All this about the premise is lovely (assuming you include the screaming of thousands of condemned souls in “lovely”), but of course a Jyym Pearson game can’t go without some major stalling points early. The room past the drain has two doors. One leads to John Wilkes Booth, who is loyally guarding Satan.

The other goes to Eichmann, the Nazi war criminal who wasn’t captured until 1960.

Eichmann will let you pass if you tell him you’re going to go see Hitler in order to join his army. This let me get by and find an “iron spike” by a ledge where two armies were fighting below.

There’s a SKULL from the other path which is described as having something rattling inside; I was able to BREAK it here which involved the protaganist just yeeting it off the cliff. I’m guessing we tie a rope to the spike to climb to wherever the skull ended up.

This is followed by a well I haven’t got a reaction out of.

Suspecting this game was like the other Pearson ones with locations needing re-re-visits, I hiked back to the start and found that the original pool of fire I landed next to had a word written into, but the “flames are too bright” to see what it is. Maybe I come back with cool shades.

(*) The News and Observer (Raleigh, North Carolina), January 22, 1984:

In late 1981, he [William Denman] merged Med Systems with a company created by David Handel, a radiology resident at Duke University Hospital. They kept the name of David Handel’s Company, Intelligent Statements Inc., and adopted Screenplay as the firm’s “retail” name. Since last summer Screenplay and Intelligent Statements have operated under the umbrella of a parent firm, AGS Computers Inc.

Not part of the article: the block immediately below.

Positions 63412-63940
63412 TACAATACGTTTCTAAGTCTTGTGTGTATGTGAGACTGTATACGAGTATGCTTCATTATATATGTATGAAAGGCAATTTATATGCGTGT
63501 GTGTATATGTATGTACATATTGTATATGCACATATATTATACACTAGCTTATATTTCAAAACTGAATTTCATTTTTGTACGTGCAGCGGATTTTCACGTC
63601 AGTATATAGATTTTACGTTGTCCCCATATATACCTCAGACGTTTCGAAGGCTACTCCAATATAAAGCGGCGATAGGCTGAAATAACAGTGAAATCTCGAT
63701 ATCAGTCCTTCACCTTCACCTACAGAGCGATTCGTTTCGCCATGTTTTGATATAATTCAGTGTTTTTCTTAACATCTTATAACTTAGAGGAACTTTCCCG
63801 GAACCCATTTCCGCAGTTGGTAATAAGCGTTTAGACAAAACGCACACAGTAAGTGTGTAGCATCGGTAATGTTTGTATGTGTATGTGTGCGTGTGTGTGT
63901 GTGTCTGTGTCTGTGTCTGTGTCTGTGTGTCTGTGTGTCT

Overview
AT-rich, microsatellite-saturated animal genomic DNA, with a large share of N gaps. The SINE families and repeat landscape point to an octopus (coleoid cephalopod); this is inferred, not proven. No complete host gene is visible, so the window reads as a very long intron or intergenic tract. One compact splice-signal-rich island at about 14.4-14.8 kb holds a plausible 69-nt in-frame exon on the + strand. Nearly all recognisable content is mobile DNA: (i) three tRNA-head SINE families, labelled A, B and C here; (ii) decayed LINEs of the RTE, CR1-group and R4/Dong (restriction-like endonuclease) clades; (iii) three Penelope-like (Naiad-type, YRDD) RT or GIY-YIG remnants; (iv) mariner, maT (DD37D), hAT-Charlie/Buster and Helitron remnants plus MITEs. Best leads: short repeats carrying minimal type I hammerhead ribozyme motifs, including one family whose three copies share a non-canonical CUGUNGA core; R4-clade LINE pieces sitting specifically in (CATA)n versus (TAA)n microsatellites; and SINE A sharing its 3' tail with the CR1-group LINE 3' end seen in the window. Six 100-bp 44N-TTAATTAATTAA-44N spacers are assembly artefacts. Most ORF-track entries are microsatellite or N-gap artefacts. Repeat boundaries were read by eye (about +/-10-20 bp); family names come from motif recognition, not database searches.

Thanks to S.M. Oliva, with a blog about the Computer Chronicles TV show, for sleuthing out the clip above.

And a brief reminder: while it probably won’t be up at the time of this writing, Will should be posting about this game today as well.

Posted March 15, 2022 by Jason Dyer in Interactive Fiction, Video Games

Tagged with

Lucifer’s Realm: The Suffering   11 comments

If Hitler invaded hell I would make at least a favourable reference to the devil in the House of Commons.

— The Second World War (1950), Winston Churchill

The cover of the American Eagle edition of the game, from the Museum of Computer Adventure Games.

The afterlife lends itself well to computer gameplay. Depending on how it gets described, characters are essentially immortal and can die and revive without any disjoint between game universe and mainline narrative (done magnificently in the recent game Hades). Logic and geography only need to be held onto in a tentative way. Odd, repetitive actions and futile motions can seem “normal” (also known as: testing actions in an adventure game that don’t work).